Mable & The Wood Review: Shape of…
Kalvin Martinez / Jan 6th, 2020 No Comments
Shape shifting is a wildly intriguing concept. How would changing shape affect how you do normal things? For Mable & The Wood, it uses shape shifting to challenge how we play video games.
Mable & The Wood does a lot of cool things. It has unique gameplay and a subtle sense of humor, but it is marred by some odd system mechanics.
When a group of weird, creepy cultist summon a savior, they are greeted by Mable. The sight of the diminutive, red haired figure shocks the cultist. Doubting the prowess of the would be savior, Mable leaves them to their superstition and rituals to prove them wrong.
In order to prevent the coming ruin, Mable must venture across the land and track down great monsters causing havoc. She must take the form of these beasts whether by killing them or through other means.
The most interesting gameplay wrinkle is you can avoid killing if you so choose. While this is a cool idea, many will find themselves preferring a more traditional route. Killing is the path of least resistance surprisingly.
Shapes and Forms
What makes Mable a compelling protagonist is she is incapable of combat. While she drags a sword along with her, she can’t actually swing it. The only way for her to perform any offense is to transform into another form.
When she transforms she drops the sword at the point of transformation, and when she reverts back it calls her sword back to her. By using the trajectory of the sword boomeranging back to her, Mable is able to inflict damage. In order to get the best of monsters large and small, she needs to be crafty.
Mable is able to transform into additional forms as she steals them from the bosses in the game. At first she is able to turn into a fairy giving her the ability to flutter around to reach heights. Eventually, she gains spider and golem form giving her more traversal options.
Regardless of her form, she only has a finite amount of time for each transformation. When her stamina meter runs out she reverts back to her original form. If she doesn’t plan her transformations smartly than she’ll revert back over spikes, lava or some other hazard resulting in an untimely and entirely avoidable death.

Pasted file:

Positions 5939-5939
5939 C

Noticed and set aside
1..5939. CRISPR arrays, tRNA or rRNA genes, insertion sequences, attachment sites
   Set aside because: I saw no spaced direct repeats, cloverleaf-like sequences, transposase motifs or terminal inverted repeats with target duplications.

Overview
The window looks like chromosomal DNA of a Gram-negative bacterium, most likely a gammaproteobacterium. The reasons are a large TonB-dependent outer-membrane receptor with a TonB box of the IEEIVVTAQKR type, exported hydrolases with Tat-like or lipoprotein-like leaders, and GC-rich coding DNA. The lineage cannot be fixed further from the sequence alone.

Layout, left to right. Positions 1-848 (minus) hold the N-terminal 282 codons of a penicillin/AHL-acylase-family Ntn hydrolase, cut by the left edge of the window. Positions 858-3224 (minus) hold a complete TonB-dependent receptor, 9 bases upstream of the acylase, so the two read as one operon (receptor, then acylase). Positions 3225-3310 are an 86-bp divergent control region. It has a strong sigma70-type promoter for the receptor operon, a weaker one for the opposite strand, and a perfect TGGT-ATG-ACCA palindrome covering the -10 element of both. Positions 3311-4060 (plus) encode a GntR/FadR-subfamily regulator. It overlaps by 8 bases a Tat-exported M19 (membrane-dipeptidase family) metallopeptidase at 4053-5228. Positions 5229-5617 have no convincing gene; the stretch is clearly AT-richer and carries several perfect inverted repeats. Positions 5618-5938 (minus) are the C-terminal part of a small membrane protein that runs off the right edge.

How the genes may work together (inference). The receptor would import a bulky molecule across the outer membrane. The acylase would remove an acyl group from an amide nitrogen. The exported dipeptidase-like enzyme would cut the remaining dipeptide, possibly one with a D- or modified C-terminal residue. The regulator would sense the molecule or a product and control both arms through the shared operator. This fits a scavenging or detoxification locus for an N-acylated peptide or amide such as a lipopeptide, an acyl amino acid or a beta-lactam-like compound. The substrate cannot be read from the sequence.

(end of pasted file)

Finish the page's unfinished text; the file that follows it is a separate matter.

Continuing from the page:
Due to Mable’s transformation traversal, the game has a unique platforming experience. The only way past obstacles is by transforming, but as previously stated the limited stamina means death is one misjudgement away. The biggest drawback to Mable & The Wood is how punishing death is in the game.
That isn’t to say Mable & The Wood doesn’t have a good check point system. It does. However, Mable collects gems as she explores The Wood, which are used to buy useful items. If she gets hit she loses many of these gems, and if you die than you lose a ton of gems.
Sure, a Dark Souls style ghost appears allowing her to reclaim her gems if she hits it with her sword. Except the gem filled spirit inconsistently generates when she dies. It is such an issue that collecting gems is kind of pointless. Mable won’t use them before she dies again and spending time re-collecting them means more heartache.
While it may be a small complaint, it mars what is otherwise a fun and challenging experience. Mable & The Wood has great boss fights and innovative gameplay with an understated sense of humor. The game simply becomes grueling by setting up such a silly resource management element sucking the fun out.
Mable & The Wood takes a lot of big chances. Although the game doesn’t always deliver, it deserves credit for its big swings. While its gameplay has a lot of innovative ideas, it is its matter of fact writing that shines brightest.
Mable & The Wood was reviewed on Nintendo Switch with a code provided by the publisher.
tags: Mable & The Wood , review , Switch